7. Take as many practice exams as possible. The practice exams provided in the Geology Study Manual (link above) are very close to the types of questions, including difficulty level, you will see on the exam.



My Last Bit of Advice:

Remember that this is a national exam. Just because you don’t have volcano’s, desserts, glaciers, etc. in your state does not disqualify those topics as possible exam questions. Make sure you have a general understanding of the following topics listed under Appendix 2 FG and PG Test Blueprints at the following link:–August%202014.pdf


If you don’t pass on the first try, don’t give up. This is not an easy exam, and you will pass the next time.

Best of luck!


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Tackling Technical Regulations: A List of Resources to Help Bring Closure to a Site

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Technical writing in the environmental field is a lot more than just jotting down the history of your site and interpreting data.

Depending on what state your site is in, there are technical regulations that your reports and data need to follow in order to obtain closure or proceed to the next step in the remediation process. In most cases, one would assume that would be a pretty easy task. Just follow whatever the regulations say… that is until you realize how many guidance documents, technical rules and regulations there are (not to mention making sure you have the most up-to-date version). Since most of my days are spent reading up on the latest regulations and applying them to reports, I’ve compiled a general list of the top technical regulations, in a few states, I find most helpful to know and where to find the information you may need:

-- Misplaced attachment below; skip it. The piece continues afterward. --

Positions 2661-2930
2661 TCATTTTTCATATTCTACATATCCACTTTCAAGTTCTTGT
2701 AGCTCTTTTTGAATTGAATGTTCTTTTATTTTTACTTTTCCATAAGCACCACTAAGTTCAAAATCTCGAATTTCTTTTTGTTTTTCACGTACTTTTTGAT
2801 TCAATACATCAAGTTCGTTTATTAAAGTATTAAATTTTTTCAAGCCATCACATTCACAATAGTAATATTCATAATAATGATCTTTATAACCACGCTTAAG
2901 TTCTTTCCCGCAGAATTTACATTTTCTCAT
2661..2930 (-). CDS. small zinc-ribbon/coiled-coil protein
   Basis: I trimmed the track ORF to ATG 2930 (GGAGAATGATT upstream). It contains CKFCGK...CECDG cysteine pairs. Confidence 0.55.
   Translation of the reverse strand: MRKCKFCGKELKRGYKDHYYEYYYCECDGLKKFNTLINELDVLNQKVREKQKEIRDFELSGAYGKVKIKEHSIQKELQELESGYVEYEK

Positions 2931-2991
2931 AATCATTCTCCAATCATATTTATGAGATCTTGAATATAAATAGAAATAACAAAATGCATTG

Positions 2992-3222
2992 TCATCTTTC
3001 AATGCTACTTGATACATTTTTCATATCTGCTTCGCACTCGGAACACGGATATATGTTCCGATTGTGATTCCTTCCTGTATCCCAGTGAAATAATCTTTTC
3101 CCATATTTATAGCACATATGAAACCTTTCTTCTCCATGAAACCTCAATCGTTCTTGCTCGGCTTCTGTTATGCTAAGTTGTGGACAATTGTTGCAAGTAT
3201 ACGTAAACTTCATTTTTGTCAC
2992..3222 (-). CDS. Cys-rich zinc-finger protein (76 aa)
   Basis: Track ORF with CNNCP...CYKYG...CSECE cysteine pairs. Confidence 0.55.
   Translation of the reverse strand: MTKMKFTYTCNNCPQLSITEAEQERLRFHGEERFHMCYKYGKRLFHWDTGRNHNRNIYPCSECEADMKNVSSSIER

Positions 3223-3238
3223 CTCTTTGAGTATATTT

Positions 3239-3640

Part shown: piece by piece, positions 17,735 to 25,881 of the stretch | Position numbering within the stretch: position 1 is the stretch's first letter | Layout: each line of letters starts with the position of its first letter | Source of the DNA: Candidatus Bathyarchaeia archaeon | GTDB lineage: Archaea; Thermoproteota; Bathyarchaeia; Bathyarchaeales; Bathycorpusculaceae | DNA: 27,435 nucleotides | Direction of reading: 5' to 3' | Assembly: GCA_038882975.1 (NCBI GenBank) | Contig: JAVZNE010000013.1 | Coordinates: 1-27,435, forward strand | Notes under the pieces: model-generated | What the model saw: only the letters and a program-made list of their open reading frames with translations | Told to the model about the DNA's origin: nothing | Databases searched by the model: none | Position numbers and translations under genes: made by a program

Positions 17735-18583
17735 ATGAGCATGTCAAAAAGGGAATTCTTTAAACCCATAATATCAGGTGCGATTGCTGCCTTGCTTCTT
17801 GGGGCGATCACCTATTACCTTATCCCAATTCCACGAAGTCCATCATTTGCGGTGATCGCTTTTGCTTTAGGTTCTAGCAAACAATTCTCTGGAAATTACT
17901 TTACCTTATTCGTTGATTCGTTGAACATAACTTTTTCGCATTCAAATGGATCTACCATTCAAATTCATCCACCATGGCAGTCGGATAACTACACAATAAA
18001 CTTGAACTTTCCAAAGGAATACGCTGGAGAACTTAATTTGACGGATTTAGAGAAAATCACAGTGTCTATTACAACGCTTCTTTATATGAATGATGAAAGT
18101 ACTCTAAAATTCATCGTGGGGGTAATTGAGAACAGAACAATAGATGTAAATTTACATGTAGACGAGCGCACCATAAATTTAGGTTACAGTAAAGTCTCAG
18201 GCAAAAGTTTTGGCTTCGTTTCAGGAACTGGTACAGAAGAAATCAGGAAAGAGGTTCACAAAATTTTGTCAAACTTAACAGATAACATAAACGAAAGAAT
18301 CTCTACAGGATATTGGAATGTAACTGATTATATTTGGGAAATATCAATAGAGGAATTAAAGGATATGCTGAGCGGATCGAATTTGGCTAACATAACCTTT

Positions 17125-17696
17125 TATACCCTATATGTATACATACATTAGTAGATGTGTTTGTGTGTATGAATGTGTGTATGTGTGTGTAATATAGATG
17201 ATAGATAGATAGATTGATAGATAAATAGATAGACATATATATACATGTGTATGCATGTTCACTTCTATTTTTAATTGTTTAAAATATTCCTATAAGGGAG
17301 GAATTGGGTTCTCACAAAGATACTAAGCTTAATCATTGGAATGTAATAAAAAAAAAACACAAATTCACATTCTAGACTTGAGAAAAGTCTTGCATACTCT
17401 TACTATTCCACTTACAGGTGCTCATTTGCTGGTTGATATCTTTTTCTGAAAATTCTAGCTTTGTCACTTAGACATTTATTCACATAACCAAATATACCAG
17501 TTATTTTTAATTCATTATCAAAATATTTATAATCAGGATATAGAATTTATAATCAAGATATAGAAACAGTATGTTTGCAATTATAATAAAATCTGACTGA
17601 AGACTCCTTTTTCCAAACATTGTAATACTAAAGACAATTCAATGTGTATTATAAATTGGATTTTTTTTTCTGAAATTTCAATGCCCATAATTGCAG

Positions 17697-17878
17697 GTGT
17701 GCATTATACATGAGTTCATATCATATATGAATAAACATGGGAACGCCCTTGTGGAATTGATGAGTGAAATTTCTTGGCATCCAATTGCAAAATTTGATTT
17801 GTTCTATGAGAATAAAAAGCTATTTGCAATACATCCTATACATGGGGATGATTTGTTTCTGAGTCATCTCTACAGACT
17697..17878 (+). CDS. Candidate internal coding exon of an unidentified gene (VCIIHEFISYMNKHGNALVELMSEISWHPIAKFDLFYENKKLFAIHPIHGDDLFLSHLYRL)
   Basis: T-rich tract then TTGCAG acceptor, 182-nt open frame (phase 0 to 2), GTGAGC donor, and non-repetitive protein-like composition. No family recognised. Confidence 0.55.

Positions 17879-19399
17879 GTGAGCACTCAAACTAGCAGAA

• And of course, any regulations pertaining to HSCA and SIRS



New Jersey




  • If you cannot find what you need, use the “NJDEP-SRP Guidance Library.” Most of their technical regulations and guidance’s will be there:






  • Can’t find what you need? Go to the DEP’s Online Library:  



Technical writing in the environmental consulting field is more than just knowing your site. A good company knows what their state requires to get you to the end goal: site closure.


Next time you go to write a technical report, make sure you are up to date with what each state requires.